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“Bite-Size Bits of Local, National, and Global History”

Kernstown in Frederick County, Virginia — The American South (Mid-Atlantic)
 

The First Battle of Kernstown

Fulkerson's Virginians Attack!

 
 
The First Battle of Kernstown Marker image. Click for full size.
By Devry Becker Jones, October 31, 2020
1. The First Battle of Kernstown Marker
Inscription.  
The low, marshy ground stretching from here to the distant road lay uncontested throughout the five-hour artillery duel that opened the First Battle of Kernstown. The scene changed dramatically at 2:00 p.m. when 900 Virginians marched toward this position from the leafless woods standing across the road. Col. Samuel Fulkerson led this Confederate attack. A lawyer from Abingdon, VA, Fulkerson received his orders directly from Gen. "Stonewall" Jackson, who ordered him to "turn a battery of the enemy" on Pritchard's Hill (the hill directly behind you). To protect his men from the sixteen cannon that opposed him, Fulkerson placed the 37th Virginia and the 23rd Virginia in a formation that spanned 80 yards across and 200 yards deep. With Fulkerson leading his men on a white horse, 600 Virginians paced with him, followed by the 33rd Virginia marching 150 yards behind them. As the head of the 37th Virginia passed by this position, the tail of the 33rd Virginia crossed the distant road into this field.

Union artillery fired upon the approaching Virginians, tearing gaping holes into the deep ranks of troops as they marched through the
The First Battle of Kernstown Marker image. Click for full size.
By Devry Becker Jones, October 31, 2020
2. The First Battle of Kernstown Marker
field. When Fulkerson shifted his men to the left, the horror intensified as the Confederate flanks became hopelessly exposed to the unrelenting cannon fire. Unable to reach his destination at the base of Pritchard's Hill, Fulkerson rushed his men westward across Middle Road (to your right) and up the wooded edge of Sandy Ridge. Perhaps as many as 80 Confederates were killed and wounded in the charge. One company, from Col. Fulkerson's hometown, lost 24 men in this daring but fruitless assault.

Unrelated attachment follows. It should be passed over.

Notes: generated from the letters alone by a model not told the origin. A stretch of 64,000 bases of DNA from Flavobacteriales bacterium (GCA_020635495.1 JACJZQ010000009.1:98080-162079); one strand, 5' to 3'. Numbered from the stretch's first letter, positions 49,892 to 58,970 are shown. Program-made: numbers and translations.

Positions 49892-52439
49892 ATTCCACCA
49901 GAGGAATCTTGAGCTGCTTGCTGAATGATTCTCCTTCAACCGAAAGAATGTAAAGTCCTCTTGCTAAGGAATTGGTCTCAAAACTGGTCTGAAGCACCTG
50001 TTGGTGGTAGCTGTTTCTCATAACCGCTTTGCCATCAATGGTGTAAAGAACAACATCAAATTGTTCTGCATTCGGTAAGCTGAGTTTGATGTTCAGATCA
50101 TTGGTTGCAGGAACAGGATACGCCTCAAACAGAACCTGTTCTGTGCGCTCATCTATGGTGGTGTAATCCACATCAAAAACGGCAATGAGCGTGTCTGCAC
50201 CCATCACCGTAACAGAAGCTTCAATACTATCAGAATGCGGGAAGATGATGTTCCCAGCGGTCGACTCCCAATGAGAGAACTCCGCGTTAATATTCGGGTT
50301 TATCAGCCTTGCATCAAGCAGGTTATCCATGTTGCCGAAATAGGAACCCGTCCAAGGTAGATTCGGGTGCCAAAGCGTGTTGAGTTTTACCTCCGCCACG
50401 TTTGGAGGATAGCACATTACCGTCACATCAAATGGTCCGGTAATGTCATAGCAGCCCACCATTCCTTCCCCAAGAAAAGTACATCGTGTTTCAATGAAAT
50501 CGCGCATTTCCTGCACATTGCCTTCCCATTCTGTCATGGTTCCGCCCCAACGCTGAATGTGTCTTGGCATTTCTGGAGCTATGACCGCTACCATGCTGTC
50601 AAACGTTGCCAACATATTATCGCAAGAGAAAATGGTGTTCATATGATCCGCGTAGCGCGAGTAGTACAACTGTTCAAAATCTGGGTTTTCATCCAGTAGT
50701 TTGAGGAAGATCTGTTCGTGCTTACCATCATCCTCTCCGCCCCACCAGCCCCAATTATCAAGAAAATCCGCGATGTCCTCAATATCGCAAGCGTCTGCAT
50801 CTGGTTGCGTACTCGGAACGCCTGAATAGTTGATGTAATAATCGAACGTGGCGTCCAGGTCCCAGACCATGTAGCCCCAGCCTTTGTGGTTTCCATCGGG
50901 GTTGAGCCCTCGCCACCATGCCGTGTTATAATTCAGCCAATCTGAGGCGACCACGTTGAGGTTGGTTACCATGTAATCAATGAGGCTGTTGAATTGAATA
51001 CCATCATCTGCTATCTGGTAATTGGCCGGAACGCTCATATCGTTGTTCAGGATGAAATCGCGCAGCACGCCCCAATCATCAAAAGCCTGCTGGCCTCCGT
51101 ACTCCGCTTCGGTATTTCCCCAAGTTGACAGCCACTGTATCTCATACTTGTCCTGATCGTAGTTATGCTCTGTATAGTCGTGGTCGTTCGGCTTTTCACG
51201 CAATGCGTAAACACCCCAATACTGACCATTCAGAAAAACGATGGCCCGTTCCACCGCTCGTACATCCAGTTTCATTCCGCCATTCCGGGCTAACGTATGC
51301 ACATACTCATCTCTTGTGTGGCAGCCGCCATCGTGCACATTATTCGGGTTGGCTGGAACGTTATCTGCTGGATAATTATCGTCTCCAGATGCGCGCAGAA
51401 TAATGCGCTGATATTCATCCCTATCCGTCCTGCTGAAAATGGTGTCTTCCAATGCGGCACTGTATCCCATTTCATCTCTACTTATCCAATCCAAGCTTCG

[Sidebars:]
Colonel Samuel V. Fulkerson
Commending his men for fighting "with desperate courage," Colonel Fulkerson conspicuously led the assault across the fields in front of Pritchard's Hill. Fulkerson was considered "a great favorite" of "Stonewall" Jackson, and his death at Gaines' Mill, three months after Kernstown, moved Jackson to tears.

Edward Lindsey Clarke (left) was struck in the leg and arm by shell fragments during the charge against Pritchard's Hill, while his brother Clordoma (right) suffered a lesser wound. The brothers, serving in the 23rd Virginia infantry, survived their injuries and the remainder of the war.

 
Erected by Shenandoah At War; Kernstown Battlefield Association.
 
Topics. This historical marker is listed in this topic list: War, US Civil
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Location. 39° 8.483′ N, 78° 11.947′ W. Marker is in Kernstown, Virginia, in Frederick County. Marker can be reached from Battle Park Drive half a mile west of Saratoga Drive, on the left when traveling west. Touch for map. Marker is in this post office area: Winchester VA 22602, United States of America. Touch for directions.
 
Other nearby markers. At least 8 other markers are within walking distance of this marker. Pettus Cousins in the Battle of First Kernstown (about 700 feet away, measured in a direct line); Second Battle of Kernstown (approx. 0.2 miles away); a different marker also named The Second Battle of Kernstown (approx. 0.2 miles away); a different marker also named The First Battle of Kernstown (approx. 0.2 miles away); The Pritchard House (approx. 0.2 miles away); 1790 Stone Church (approx. ¼ mile away); Battle of Kernstown (approx. ¼ mile away); Opequon Presbyterian Church (approx. ¼ mile away). Touch for a list and map of all markers in Kernstown.
 
 
Credits. This page was last revised on November 2, 2020. It was originally submitted on November 2, 2020, by Devry Becker Jones of Washington, District of Columbia. This page has been viewed 39 times since then and 3 times this year. Photos:   1, 2. submitted on November 2, 2020, by Devry Becker Jones of Washington, District of Columbia.
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Mar. 4, 2021